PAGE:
Incredibles 2 Review
- 2hr 5min
- Adventure | Action | Animation
- July 2018
- Brad Bird
President George Bush gained a second term in office, social networking site ‘Facebook’ came into existence and a Pixar film called ‘The Incredibles’ was released in cinemas. For some the year 2004 may feel a long time ago or not long enough for others, but what is for sure is Incredibles fans will say it has felt like a lifetime.
This time round, Incredibles director Brad Bird looks to continue the ‘in vogue’ trend of female leads by making Holly Hunter's "Elastigirl" the centre of the movies action sequences. This fits well in an age of strong heroine figures such as Gal Gadot's Wonder-woman, Scarlet Johansson's Black Widow and Brie Larson's upcoming Captain Marvel.
Speaking of Super-heros - born in an age beset with high-octane antics from both Marvel and DC Characters, today's audiences have had their expectation bar set astonishingly high in terms of action sequences. Clearly inspired by this backdrop (as well as his working relationship with Tom Cruise on Mission Impossible - Ghost Protocol) writer and director, Brad Bird, ensures that Incredibles 2 delivers in spades in this department.
The movie jumps straight back in to where its predecessor left it fourteen years ago as the Parr family suit up to tackle the terrorising Underminer. However, after a damaging encounter with this new foe, the question of whether superheroes provide the necessary impact rears its head once more. With the future of those specially gifted looking bleak, superhero fanatic Winston Deavor (Bob Odenkirk) offers Frozone (Samuel L. Jackson) and our leading couple a chance to show their worth to the world. The first responsibilities are given to Elastigirl (Holly Hunter) who must leave Mr Incredible (Craig T. Nelson) at home with the kids.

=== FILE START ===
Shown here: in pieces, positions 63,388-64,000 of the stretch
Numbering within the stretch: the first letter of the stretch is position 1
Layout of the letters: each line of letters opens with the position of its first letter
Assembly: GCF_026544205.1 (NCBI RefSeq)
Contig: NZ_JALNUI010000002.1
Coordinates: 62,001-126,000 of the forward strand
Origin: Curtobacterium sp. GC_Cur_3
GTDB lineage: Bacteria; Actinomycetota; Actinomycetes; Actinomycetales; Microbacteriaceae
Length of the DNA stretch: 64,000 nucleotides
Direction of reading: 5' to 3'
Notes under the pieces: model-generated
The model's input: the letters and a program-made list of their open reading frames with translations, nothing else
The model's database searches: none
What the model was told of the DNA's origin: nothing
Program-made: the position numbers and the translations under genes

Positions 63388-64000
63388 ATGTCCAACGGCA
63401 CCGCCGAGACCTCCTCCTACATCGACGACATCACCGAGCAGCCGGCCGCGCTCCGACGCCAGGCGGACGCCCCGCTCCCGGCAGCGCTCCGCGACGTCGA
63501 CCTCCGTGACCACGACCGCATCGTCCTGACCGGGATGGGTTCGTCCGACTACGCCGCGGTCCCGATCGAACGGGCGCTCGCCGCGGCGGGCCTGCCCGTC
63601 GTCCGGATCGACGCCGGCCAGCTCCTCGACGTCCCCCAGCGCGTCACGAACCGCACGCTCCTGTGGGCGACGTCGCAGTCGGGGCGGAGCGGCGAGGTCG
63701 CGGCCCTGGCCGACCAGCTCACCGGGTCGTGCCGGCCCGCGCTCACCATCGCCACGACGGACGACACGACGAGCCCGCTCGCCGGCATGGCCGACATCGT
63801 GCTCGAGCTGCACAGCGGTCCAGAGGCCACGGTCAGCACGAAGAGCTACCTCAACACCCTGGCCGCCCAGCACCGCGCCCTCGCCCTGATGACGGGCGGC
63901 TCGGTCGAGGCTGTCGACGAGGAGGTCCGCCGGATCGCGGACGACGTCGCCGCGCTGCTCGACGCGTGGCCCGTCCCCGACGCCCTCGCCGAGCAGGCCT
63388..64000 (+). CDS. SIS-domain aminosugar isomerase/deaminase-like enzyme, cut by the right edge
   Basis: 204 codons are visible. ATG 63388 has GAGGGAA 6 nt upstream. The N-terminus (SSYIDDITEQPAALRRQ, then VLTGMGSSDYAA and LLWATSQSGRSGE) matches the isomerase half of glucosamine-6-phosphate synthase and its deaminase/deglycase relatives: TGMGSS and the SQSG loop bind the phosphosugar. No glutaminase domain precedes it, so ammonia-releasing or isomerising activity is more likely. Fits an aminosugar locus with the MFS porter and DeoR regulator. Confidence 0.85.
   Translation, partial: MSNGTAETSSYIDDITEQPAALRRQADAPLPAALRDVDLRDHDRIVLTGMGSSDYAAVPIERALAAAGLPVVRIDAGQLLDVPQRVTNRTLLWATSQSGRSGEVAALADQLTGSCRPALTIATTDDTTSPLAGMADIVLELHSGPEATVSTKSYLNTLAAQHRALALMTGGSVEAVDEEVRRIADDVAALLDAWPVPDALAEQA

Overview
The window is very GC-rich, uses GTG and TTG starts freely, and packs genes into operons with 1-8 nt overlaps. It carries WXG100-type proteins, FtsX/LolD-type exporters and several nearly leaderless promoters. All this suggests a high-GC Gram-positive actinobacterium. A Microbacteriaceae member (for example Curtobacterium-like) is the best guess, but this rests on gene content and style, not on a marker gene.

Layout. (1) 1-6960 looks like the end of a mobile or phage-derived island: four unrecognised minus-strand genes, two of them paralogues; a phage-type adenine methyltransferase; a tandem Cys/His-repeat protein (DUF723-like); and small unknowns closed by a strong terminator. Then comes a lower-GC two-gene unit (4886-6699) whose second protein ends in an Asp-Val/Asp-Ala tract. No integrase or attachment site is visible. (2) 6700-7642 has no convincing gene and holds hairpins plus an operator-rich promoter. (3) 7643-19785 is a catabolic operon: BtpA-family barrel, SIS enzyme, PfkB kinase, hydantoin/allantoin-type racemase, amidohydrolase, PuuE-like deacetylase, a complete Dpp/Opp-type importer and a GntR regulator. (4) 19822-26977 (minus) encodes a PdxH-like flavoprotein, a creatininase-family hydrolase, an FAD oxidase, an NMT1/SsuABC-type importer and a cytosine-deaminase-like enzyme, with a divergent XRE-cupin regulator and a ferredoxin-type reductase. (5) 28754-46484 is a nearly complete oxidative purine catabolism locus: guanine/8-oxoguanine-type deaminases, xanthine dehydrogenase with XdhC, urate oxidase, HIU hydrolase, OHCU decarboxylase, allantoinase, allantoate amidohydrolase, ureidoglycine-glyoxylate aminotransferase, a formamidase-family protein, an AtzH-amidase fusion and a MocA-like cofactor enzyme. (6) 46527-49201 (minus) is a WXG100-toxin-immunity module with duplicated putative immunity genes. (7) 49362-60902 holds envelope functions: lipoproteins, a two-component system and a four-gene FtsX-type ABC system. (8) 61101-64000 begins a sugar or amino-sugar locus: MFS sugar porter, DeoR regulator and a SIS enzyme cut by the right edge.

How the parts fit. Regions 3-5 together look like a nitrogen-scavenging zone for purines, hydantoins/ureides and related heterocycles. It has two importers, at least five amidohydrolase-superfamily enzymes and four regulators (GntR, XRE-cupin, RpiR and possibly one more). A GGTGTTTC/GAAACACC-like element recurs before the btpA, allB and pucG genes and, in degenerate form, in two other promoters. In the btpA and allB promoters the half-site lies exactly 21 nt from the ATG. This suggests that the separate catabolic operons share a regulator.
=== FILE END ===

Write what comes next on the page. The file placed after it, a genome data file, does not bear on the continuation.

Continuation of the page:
Since the original explored the theme of the legality of superheroes, the recurrence of the same issue in this chapter can feel slightly repetitive. Whereas, the heroics of fatherhood does provide a relatable plotline for audiences. Indeed, witnessing Mr Incredible battle some of life’s everyday challenges demonstrates that being parents can be as hard as saving the world. Therefore, teamwork appears to be fundamental within a marriage highlighted by the revealing nature of character differences when the partner is away.
Funnily enough with all the great voice talent on show, it is a character who can’t speak that grabs the most attention: the youngest member of the family baby Jack-Jack. As teased in the original, Jack-Jack is still finding his feet in terms of his special abilities. This leads to a number of comedic moments that embrace slapstick humour as well as the birth of a hilarious duo in Jack-Jack and Edna Mode, the latter voiced brilliantly by the film’s director Brad Bird.
Incredibles 2 offers many memorable action scenes that showcase the character’s powers to create gripping and at times tense moments, accompanied by Michael Giacchino’s score that once again fits the setting perfectly. Furthermore, although the original film still holds up today from an animation standpoint, Incredibles 2 clearly shows the vast improvement and attention to detail that Pixar can now deliver. For example the strands of Dash’s hair or the ice produced by Frozone contribute to the films stunning visuals.
Unfortunately, one of the film’s major flaws comes in the form of its villain The Screenslaver. The character seems to offer an interesting reflection on society, but the revelation that proceeds is far too obvious and even younger viewers will foresee the outcome.
All in all, despite a few flaws and quibbles with predictability, Incredibles 2 wears its 14 year hiatus with grace, delivering a truly satisfying spectacle for both children and adults alike. Time will tell if it ranks as better than the Original. What is clear is that it is certainly equal to its predecessor. A great summer view.